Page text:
High school fishing continues growth
High school fishing hasn’t yet taken off in the state the way it has in places like Texas or Arkansas, but the sport is showing signs of progress.
The field at the third N.C. High School Fishing Championship Sunday at Kerr Lake was 28, nearly three times the size of the inaugural event at High Rock Lake in 2012.
Nutbush Park and the Vance County Tourism Development Authority hosted The Bass Federation and FLW event for the second consecutive year, welcoming 10 more boats than the 2013 competition.
“I think North Carolina high school fishing is really on the verge of exploding,” said Mark Gintert, TBF’s national youth director.
The majority of anglers represented schools or clubs near Lake Norman, including the championship team of Catawba Bandys’ K.J. Queen and Tyler Black.
Queen and Black’s five-fish limit weighed 13.5 pounds and the Big Bass Award went to the East Gaston Bass Warriors’ McKinley Puckett and William Hearn, who hauled in a largemouth weighing 5 pounds, 13 ounces.
Bandys had just the one team at the event while schools like East Gaston and Cherryville sent multiple tandems.
“Really, what it takes is we build high school fishing one boat at a time, one school at a time, one event at a time,” said Gintert. “It’s just a matter of getting one school in and getting them excited.”
Gintert and wife, Lana, live in Kentucky and travel to 20-25 TBF events per year. Mark emcees the weigh-ins, interviewing each competitor as their tournament fates are decided on the scale.
Mark Gintert compared the growth of high school fishing in the state to Georgia, which watched its last state championship grow from 25 to 50 boats.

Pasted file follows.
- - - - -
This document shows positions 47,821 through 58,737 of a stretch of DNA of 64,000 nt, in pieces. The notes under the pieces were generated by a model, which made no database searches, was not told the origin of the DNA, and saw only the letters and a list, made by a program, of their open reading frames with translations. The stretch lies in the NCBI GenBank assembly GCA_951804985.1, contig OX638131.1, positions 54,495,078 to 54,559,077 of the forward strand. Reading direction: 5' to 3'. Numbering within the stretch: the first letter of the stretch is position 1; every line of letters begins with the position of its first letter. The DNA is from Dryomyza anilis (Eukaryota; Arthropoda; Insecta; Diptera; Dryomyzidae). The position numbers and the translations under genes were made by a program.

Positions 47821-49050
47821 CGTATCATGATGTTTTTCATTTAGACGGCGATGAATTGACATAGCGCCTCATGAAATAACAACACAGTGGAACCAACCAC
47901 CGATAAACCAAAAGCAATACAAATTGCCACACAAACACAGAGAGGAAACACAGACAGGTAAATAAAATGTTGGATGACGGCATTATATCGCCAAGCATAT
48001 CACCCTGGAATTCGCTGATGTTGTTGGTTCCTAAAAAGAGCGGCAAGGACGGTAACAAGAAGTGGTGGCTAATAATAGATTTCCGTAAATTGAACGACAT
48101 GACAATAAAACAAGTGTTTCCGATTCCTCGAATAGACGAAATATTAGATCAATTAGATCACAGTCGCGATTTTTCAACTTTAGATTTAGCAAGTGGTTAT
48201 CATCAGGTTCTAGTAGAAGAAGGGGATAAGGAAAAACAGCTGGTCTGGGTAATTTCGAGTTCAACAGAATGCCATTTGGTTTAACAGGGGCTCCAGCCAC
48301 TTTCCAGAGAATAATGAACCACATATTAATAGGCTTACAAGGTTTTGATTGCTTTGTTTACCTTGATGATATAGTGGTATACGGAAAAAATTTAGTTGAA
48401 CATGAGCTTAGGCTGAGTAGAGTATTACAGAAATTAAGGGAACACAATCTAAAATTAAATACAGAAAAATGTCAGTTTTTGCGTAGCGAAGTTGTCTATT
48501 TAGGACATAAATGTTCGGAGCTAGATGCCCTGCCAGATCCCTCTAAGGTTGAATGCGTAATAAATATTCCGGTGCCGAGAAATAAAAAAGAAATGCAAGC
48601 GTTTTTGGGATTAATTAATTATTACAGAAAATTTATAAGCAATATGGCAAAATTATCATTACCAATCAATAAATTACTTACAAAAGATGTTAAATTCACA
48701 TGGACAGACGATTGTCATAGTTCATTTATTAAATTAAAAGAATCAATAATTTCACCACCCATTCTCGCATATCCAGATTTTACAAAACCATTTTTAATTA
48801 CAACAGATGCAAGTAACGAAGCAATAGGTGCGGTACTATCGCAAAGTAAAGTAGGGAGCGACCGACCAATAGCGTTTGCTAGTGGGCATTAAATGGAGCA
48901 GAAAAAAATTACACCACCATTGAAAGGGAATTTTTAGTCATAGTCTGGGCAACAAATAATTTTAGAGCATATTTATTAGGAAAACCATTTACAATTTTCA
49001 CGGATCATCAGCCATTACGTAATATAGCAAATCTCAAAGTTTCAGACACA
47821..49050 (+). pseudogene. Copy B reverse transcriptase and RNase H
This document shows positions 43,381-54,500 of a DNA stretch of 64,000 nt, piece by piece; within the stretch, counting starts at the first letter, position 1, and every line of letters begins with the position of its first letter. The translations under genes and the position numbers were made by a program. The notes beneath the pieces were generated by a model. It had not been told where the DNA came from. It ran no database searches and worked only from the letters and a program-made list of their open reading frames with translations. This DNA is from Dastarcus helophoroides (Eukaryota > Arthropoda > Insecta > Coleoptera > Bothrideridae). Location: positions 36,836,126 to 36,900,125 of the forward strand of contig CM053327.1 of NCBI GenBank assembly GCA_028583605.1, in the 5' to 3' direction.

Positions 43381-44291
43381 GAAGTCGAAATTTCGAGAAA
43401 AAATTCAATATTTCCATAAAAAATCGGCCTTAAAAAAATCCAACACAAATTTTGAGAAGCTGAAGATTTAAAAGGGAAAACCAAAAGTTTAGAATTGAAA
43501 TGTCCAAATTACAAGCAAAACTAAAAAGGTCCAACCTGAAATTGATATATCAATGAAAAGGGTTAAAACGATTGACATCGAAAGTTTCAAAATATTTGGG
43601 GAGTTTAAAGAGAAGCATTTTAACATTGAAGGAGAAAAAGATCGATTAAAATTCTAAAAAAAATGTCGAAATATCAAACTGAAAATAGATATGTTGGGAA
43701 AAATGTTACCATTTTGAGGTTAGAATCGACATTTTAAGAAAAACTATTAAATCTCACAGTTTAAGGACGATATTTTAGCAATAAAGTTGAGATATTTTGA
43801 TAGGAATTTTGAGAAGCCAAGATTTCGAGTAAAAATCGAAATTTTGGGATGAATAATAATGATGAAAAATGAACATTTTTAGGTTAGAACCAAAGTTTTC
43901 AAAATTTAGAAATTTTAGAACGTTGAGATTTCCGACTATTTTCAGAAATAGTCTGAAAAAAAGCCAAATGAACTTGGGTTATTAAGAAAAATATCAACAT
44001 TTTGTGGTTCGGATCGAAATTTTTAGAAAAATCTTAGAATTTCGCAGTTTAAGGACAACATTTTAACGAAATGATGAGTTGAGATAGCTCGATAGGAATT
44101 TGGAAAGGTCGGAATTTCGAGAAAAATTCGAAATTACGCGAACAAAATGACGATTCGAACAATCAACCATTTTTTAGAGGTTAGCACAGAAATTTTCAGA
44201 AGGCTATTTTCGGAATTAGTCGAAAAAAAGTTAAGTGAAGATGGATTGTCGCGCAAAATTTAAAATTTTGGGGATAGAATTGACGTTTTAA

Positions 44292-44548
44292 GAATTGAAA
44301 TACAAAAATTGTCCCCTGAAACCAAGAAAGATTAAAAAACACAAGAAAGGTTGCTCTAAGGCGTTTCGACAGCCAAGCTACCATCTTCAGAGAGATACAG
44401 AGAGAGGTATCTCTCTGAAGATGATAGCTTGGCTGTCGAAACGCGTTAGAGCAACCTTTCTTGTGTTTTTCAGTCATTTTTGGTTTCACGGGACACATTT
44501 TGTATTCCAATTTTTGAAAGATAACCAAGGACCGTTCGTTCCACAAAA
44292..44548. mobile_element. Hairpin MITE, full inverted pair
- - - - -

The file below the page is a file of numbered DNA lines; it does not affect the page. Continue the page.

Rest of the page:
Gintert said about 40 percent of high school teams around the country are part of clubs that aren’t sanctioned by high schools.
The largest example is Arkansas’ River Valley Bass Club, comprised of more than 130 students from seven high schools.
“It just takes a little effort to get it up and going,” said Gintert. “If your school won’t allow it, that’s fine. Just form your own club. It takes six members to get it started.”
Patience pays off
By finishing in the top two, Bandys qualifies for a regional competition in Tennessee.
Wilson Beddingfield’s Tyler Dunn and Mathew Shrewsberry also moved on to the regionals, finishing second with a five-fish catch of 13 pounds.
The Bandys program only has one team, but pound-for-pound, it has been a successful one.
K.J. and sister, Chelsey, won the state title in 2012. The Queens couldn’t defend their title last season due to competing in the High School Fishing National Championship in Arkansas, where they finished fifth.
The sibling duo also took third in consecutive world championships.
Chelsey is a freshman at Bethel University in McKenzie, Tenn. and earned a scholarship on the school’s bass fishing team. K.J., a senior, will follow suit in the fall.
K.J. Queen is no stranger to Kerr Lake, but it was his partner’s first trip on Sunday.
“At Lake Norman, we pitch and stuff around stumps and rock piles,” said Black, a sophomore. “Here, we were flipping in green bushes and just down in the thick stuff, trying to get them to come out and bite.”
Black and Queen opted for jigs and floating worms and their best bass was 3 pounds.
K.J. Queen said they didn’t get any bites until about three hours after their early-morning launch, but ultimately landed 15 or 20 fish on the day.
“It’s completely opposite,” Queen said of the difference between Lake Norman and Kerr. “You get to feel the bite. You can tell the difference in the bites. You have to succeed in catching the fish up here on Kerr because you’re not going to get many bites a day.”
The Bandys boat captain is K.J.’s father, Jeff, who has been visiting Kerr Lake for the last 20 years.
“Having a little bit of knowledge of where to go and where to adjust helps,” said Jeff Queen, who lauded the convenience and accessibility Nutbush provides.
“I’ve been fishing across the country and I’ve traveled all over the Southeast and it’s not common,” said Queen. “There’s just a few lakes that have this kind of premier location.”
Find more information, including the tournament’s complete results, at HighSchoolFishing.org.
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